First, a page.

There th' hapless queen amongst an hundred To court the cry directs us, where we found
dames, Th' assault so hot, as if 'twere only there, And Priam quenching from his wounds those And all the rest secure from foes or fear :
fames The Greeks the gates approach'd, their targets Which his own hands had on the altar laid ; cast
Then they the secret cabinets invade, Over their heads ; some scaling ladders plac'd Where stood the fifty nuptial beds, the hopes Against the walls, the rest the steps ascend, Of that great race; the golden posts, whose tops And with their shields on their left arms defend Old hostile spoils adorn’d, demolish'd lay, Arrows and darts, and with their right hold fast Or to the foe, or to the fire a prey. The battlement; on them the Trojans cast Now Priam's fate perhaps you may inqnire : Stones, rafters, pillars, beams; such arms as Seeing his empire lost, his Troy on fire, these,
And his own palaee by the Greeks possest, Now hopeless, for their last defence they seize. Arms long disus'd his trembling limbs invest; The gilded roofs, the marks of ancient state, Thus on his foes he throws himself alone, They tumble down ; and now against the gate Not for their fate, but to provoke his own : Of th' inner court their growing force they There stood an altar pen to the view bring :
Of Heaven, ncar which an aged laurel grew, Now was our last effort to save the king,
Whose shady arms the household gods embrac'd; Relieve the fainting, and succeed the dead. Before whose feet the queen herself had cast A private gallery 'twixt th' apartments led, With all her daughters, and the Trojan wives, Not to the foe yet known, or not observ'd, As doves whom an approaching tempest drives (The way for Hector's hapless wife reserv'd, And frights into one flock; but having spy'd When to the aged king, her little son [run Old Priam clad in youthful arm, she cried, She would present) through this we pass, and “ Alas, my wretched husband, what pretence Up to the highest battlement, from whence To bear those arms, and in them what defence ? The Trojans threw their darts without offence, Such aid such times require not, when again A tower so high, it seem'd to reach the sky, If Hector were alive, he liv'd in vain ; Stood on the roof, from whence we could descry Or here weshall a sanctuary find, All Ilium-both the camps, the Grecian fleet; Or as in life we shall in death be join'd.” This, where the beams upon the columns weet, Then weeping, with kind force held and embrac'd, We loosen, which like thunder from the cloud And on the secret seat the king she plac'd. Breaks on their heads, as sudden and as loud. Meantime Polites, one of Priam's sons, But others still succeed : meantime, nor stones Flying the rage of bloody Pyrrhus, runs Nor any kind of weapons cease.
Through foes and swords, and ranges all the court, Before the gate in gilded armour shone [grown, And empty galleries, amaz’d and hurt ; Young Pyrrhus, like a snake, his skin new Pyrrhus pursues him, now o'ertakes, now kills, Who fed on poisonous herbs, all winter lay And his last blood in Priam's presence spills. Under the ground, and now reviews the day The king (though him so many deaths enclose) Fresh in his new apparel, proud and young, Nor fear, nor grief, but indignation shows; Rolls up his back, and brandishes his tongue, “ The gods requite thee, (if within the care And lifts his scaly breast against the Sun; Of those above th' affairs of mortals are) With him his father's squire, Automedon, Whose fury on the son but lost had been, And Peripas, who drove his winged steeds, Had not his parents' eyes his murder seen: Enter the court; whom all the youth succeeds Not that Achilles (whom thou feigo'st to be Of Scyros' isle, who flaming firebrands flung Thy father) so inhuman was to me; Up to the roof; Pyrrhus himself among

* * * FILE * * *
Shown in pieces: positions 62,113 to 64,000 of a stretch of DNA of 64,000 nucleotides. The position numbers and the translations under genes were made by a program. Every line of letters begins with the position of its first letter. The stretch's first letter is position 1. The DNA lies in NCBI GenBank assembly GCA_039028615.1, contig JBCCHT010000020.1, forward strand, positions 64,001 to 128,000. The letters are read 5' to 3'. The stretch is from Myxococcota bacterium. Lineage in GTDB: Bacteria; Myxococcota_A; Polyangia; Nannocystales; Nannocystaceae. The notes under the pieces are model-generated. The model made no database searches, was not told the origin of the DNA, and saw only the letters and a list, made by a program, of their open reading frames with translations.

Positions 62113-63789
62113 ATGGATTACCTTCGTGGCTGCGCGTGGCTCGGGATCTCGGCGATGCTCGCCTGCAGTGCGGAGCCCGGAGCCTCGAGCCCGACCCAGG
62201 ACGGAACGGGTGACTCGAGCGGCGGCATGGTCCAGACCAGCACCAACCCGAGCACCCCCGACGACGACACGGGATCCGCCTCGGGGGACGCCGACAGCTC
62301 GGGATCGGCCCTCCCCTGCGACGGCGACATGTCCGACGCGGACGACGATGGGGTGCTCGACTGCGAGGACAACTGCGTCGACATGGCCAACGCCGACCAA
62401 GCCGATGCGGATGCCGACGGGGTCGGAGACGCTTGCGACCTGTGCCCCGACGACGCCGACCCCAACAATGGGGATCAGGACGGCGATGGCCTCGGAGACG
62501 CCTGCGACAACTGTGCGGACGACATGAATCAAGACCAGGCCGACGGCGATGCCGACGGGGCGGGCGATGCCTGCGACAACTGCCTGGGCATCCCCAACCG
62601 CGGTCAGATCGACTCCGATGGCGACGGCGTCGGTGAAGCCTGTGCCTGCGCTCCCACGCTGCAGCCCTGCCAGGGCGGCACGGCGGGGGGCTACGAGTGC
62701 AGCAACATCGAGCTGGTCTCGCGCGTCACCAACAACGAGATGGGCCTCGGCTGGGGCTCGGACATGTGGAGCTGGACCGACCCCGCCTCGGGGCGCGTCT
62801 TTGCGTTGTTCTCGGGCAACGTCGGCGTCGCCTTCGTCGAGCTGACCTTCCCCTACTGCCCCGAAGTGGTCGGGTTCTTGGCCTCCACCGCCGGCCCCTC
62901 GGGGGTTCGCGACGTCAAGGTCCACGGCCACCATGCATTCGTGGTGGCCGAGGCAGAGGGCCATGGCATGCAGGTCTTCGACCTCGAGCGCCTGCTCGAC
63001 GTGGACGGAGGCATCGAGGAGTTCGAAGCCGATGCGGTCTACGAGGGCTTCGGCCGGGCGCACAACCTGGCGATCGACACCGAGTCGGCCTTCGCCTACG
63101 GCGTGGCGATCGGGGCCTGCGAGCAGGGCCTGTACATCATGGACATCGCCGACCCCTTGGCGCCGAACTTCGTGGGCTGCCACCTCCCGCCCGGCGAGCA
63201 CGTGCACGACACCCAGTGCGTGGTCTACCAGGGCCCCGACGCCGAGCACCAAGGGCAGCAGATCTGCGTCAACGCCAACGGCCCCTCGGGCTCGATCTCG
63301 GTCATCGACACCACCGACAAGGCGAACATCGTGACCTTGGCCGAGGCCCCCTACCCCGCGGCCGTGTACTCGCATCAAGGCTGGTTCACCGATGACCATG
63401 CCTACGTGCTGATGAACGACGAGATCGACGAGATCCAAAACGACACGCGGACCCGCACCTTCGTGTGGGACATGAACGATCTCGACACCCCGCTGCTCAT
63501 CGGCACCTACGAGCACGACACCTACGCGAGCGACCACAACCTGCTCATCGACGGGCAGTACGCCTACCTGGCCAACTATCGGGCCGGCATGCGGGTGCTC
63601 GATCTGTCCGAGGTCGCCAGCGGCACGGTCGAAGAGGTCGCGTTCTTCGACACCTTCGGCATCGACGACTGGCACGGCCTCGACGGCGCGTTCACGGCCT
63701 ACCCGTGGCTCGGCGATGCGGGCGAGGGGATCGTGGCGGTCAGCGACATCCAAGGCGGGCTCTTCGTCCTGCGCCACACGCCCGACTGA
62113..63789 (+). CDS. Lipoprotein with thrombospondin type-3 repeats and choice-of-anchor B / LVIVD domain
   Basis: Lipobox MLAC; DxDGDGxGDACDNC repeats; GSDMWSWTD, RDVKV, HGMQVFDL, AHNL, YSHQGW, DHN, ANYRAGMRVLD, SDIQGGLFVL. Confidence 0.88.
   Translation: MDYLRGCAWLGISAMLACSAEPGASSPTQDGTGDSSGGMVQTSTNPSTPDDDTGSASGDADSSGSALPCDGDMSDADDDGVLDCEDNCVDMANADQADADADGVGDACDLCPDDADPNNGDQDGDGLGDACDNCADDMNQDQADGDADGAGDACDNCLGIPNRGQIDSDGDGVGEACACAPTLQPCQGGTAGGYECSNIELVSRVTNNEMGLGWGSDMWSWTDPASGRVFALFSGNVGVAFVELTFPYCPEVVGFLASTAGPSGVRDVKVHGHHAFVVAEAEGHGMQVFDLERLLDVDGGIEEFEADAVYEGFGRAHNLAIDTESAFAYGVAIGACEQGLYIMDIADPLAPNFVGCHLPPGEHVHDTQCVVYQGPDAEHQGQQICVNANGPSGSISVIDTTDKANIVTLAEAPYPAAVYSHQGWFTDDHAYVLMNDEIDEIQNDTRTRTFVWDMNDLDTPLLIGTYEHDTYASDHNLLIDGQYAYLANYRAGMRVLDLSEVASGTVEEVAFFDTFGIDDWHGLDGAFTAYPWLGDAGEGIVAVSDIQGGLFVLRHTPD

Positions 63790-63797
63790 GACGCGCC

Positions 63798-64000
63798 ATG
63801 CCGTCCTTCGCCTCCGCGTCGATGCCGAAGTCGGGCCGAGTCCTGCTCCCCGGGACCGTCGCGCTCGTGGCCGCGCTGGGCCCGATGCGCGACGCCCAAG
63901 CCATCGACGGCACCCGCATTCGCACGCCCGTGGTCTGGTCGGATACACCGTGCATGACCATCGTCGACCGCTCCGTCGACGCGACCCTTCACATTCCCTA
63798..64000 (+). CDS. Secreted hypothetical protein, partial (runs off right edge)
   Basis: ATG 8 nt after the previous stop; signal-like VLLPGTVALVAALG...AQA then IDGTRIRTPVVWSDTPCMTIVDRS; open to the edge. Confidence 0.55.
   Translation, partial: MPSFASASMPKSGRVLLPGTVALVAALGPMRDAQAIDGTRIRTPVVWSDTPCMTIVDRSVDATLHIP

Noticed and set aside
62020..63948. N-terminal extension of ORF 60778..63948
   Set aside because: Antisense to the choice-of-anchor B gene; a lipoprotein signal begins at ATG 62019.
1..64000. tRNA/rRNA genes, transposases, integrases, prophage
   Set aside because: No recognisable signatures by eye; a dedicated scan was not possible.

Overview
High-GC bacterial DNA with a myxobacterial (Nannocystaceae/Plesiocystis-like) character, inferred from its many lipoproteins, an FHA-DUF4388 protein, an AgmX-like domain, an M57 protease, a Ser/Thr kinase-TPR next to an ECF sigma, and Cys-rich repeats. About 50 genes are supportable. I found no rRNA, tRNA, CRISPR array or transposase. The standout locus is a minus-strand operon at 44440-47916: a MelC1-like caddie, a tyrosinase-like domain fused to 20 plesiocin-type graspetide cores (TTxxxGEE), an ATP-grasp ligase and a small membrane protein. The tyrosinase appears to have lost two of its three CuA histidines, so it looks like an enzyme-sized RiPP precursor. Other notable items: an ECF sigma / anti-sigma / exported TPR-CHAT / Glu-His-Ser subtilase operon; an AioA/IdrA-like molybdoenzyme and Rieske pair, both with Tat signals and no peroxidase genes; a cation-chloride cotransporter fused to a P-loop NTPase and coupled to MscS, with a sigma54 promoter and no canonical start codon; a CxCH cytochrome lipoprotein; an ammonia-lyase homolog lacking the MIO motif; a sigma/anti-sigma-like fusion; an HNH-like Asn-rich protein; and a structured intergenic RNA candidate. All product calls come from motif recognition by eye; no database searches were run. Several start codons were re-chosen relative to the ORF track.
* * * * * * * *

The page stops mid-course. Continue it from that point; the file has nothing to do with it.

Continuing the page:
He blusht, when I the rights of arms implor'd; The foremost with an axe an entrance hews To me my Hector, me to Troy restor'd :" Through beams of solid oak, then freely views This said, his feeble arm a javelin fung, The chambers, galleries, and rooms of state, Which on the sounding shield, scarce entering, Where Priam and the ancient monarchs sat.
rung. At the first gate an armed guard appears ; Then Pyrrhus ; " Go a messenger to Hell But th’inner court with horrour, noise, and tears, of my black deeds, and to my father tell Confus'dly fill'd, the women's shrieks and cries The acts of his degenerate race.” So through The arch'd vaults re-echo to the skies;
His son's warm blood the trembling king he Sad matrops wandering through the spacions
To th’altar; in his hair one hand he wreaths; Embrace and kiss the posts : then Pyrrhus comes His sword the other in his bosom sheaths. Fi 'l of his father, neither men nor walls
T'has fell the king, who yet surviv'd the state, His force sustain, the torn portcullis falls, With such a signal and peculiar fate, Then from the hinge their strokes the gates di
Under so vast a ruin, not a grave, vorce,
Nor in such flames a funeral fire to have :